Watching this five episode drama series, Jodie Comer (Killing Eve) stars as a young woman who was kidnapped when she was thirteen years old, she escapes thirteen years later and when the police begin their investigations all is not as it appears to be. I really enjoyed this, Comer is excellent in the lead role.
Just finished the Doom Patrol series. I cannot express how much I adore this show's gleeful and wonderful embrace of absolute weirdness. It is by far my favourite thing DC has done thus far. And it's so nice to see Brendan Fraser back in the spotlight. Also, I'm in love with Crazy Jane.
Our viewing of Big Bang Theory had become spottier as the show got more tired, but of course we tuned in for the two-part finale, and we were not disappointed. Different people will like different things, but the show ended on a great note for us.
The Umbrella Academy, a Netflix series. Kind of a Dark Horse graphic story come to video, and I think that may actually be the case. Super-anti-hero tale. It had very interesting characters and plots twists and such. Pretty dark, pretty brutal. We were getting worn down by the end of the season and were looking forward to getting it wrapped up, and it didn't. I don't know if we have enough energy or interest left for a Season 2.
Marie Kondo on Netflix. I know she's almost a self-caricature now ("joy!"), but by golly, after watching one or two episodes, we revamped our disaster of a master bedroom closet, and it's been in good shape ever since. She's got worthwhile approaches. Can't much argue with success.
The Ranch, Netflix. This is a different one. How can you go wrong with Sam Elliott and Ashton Kutcher with Chuck Lorre producing? Oh, and Debra Winger. Oh, and Elisha Cuthbert. And set in rural Colorado to boot? It's reasonably funny in many spots, which it should be since it's billed as a comedy, pretty gritty in any number of places, and near depressing at times. But we keep watching it. The character development is better than it seems it will be at the start. We can't really call it compelling, but we keep getting drawn back.
Fluffy's Food Adventures, Amazon Prime TV. We watched an episode out of curiosity, and we got such a kick out of it that we immediately watched another. But the first episode will be hard to beat. It was hilarious, and the setting was perfect for the theme. I'm not a fan of the "reality" template, but this carries it off well.
Hulu finally added past seasons of MasterChef, so I've been watching from the beginning. (I skip around a lot though.) Aaron Sanchez has been an excellent addition - LOVE him. Gordon Ramsay scares the heck outta me!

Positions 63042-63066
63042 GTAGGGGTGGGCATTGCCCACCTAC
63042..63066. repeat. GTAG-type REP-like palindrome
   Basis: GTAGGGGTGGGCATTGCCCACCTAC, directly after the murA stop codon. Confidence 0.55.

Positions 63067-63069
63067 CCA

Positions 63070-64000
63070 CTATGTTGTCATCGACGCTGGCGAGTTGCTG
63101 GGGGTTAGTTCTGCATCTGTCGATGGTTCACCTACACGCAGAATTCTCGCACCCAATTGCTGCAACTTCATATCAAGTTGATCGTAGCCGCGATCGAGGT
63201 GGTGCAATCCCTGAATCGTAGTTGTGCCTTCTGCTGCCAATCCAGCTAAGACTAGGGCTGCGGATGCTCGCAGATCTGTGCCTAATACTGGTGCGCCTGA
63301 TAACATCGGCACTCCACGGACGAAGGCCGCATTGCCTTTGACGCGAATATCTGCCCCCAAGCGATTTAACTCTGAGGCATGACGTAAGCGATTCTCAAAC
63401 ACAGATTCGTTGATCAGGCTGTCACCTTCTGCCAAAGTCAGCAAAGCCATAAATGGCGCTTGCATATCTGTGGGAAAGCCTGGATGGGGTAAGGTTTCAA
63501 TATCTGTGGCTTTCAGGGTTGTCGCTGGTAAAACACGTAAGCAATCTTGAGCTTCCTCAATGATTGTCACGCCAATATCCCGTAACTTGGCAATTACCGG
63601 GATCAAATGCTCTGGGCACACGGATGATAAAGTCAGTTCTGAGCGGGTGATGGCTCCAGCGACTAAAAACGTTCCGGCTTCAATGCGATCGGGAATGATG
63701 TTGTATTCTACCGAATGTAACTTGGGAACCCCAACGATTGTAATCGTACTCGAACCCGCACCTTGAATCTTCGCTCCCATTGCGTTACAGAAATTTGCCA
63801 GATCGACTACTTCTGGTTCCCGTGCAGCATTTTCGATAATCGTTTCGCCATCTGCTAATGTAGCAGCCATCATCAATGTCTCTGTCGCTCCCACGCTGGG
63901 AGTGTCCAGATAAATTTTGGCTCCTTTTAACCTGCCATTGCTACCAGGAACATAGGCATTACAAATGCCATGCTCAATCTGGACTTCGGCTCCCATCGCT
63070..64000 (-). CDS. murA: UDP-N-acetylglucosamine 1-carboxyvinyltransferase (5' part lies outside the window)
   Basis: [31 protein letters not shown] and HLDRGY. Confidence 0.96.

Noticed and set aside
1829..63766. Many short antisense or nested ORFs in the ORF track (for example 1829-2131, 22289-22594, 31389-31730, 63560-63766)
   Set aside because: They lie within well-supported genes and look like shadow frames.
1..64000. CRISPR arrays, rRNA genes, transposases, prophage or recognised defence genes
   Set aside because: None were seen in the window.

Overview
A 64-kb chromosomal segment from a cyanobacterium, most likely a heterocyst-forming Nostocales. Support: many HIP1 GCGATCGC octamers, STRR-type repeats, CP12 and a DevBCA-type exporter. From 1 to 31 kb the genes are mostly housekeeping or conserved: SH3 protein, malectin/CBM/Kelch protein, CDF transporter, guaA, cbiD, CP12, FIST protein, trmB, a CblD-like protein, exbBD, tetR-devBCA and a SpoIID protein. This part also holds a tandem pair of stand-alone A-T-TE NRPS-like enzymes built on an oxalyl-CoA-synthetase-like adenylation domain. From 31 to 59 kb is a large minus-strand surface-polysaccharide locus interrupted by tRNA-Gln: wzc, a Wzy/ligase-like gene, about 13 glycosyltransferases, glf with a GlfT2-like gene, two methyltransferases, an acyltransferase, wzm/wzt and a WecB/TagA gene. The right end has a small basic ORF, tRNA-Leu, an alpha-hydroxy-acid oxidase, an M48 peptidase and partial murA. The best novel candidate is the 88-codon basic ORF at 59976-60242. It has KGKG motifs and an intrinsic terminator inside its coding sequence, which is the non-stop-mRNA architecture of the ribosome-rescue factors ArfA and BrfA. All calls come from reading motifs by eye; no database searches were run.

I finished the second season of Chilling Adventures of Sabrina. It was as good, if not better, than the first. It's interesting to see that while in general series are getting bigger and bigger with huge budgets, this show is so small in scale. There are only a handful of rather small sets (that are beautifully lit and decorated, and very atmospheric), and also the regular cast is not huge. Also while there are some special effects, it doesn't rely on them heavily. So it all comes down to the cast and storytelling - and when done well that's all you need for a compelling series in the end. You can have lots of money, but if those two elements aren't working, you still got nothing.
The cast are all very good and charismatic. Michelle Gomez, who was of course Missy on Doctor Who, feels much more at home here - there is something a bit witchy about her. Miranda Otto, playing Sabrina's aunt Zelda, reminds me a lot of the stone-cold, harsh characters Piper Laurie played regularly in titles like Carrie, Twin Peaks and Trauma.
Apart from Bronson Pinchot (who was only in the first season), William B. Davis (best known as the cigarette smoking man on X-files) and Alexis Denisof (probably best known as Wesley on Buffy and Angel) the others are fairly unknown, but very well cast.
Also it is absolutely filled with references to pop culture, not only in terms of posters, paintings (there are a lot of Clive Barker paintings) and parts of sets (there are doors and a skylight inspired by Suspiria), but also in the way some scenes play out: Gomez' character takes a strange man home, the man needs to pee and goes to the toilet, Gomez hits him with a hammer. Sound familiar?
Another episode plays a bit like Invasion of the Body Snatchers.
While you could be inclined to think the show is like Buffy (my own all-time favourite tv-show), it doesn't feel very similar to me to that. It's its own thing, but if anything I would compare it most with Harry Potter - a kind of satanic, witchy Harry Potter though.
Showtime crime-drama series set in Boston starring Kevin Bacon. It's set in the early 90s.
Hits all the Boston stereotypes- Lots of dropped r's in character dialog, people pronouncing the letter o like "awe" as in "cawp" insttead of cop, armored-car thieves from Charlestown, sensationalized class and racial conflict ,corrupt FBI agents, renegade cops, junky informants, Whitey Bulger references, et al.
That said, it's not a horrible series. Somewhat predictable but the acting is good despite the awful accents. They capture the gist of Boston during that time. The late-80's early 90's was a tough time for the city. Lots of violence and the crime rate was pretty high. Both my grandmothers lived in the city during that time. One in South Boston, the other on Dorchester (home of Marky Mark). Each neighborhood had different issues but neither were very safe or nice places to live at the time. Having grown up in and around Boston I can parse out the BS from the authentic. So far, mostly authentic but a good amount of over-dramatization of somethings. So far I give it a 7.5 / 10.
Watched the latest episode and it was one of the best episodes of the series. It looks like Ellen Barkin will be leaving soon (unless there's a miracle cure). I'll miss her, she's been great on this show.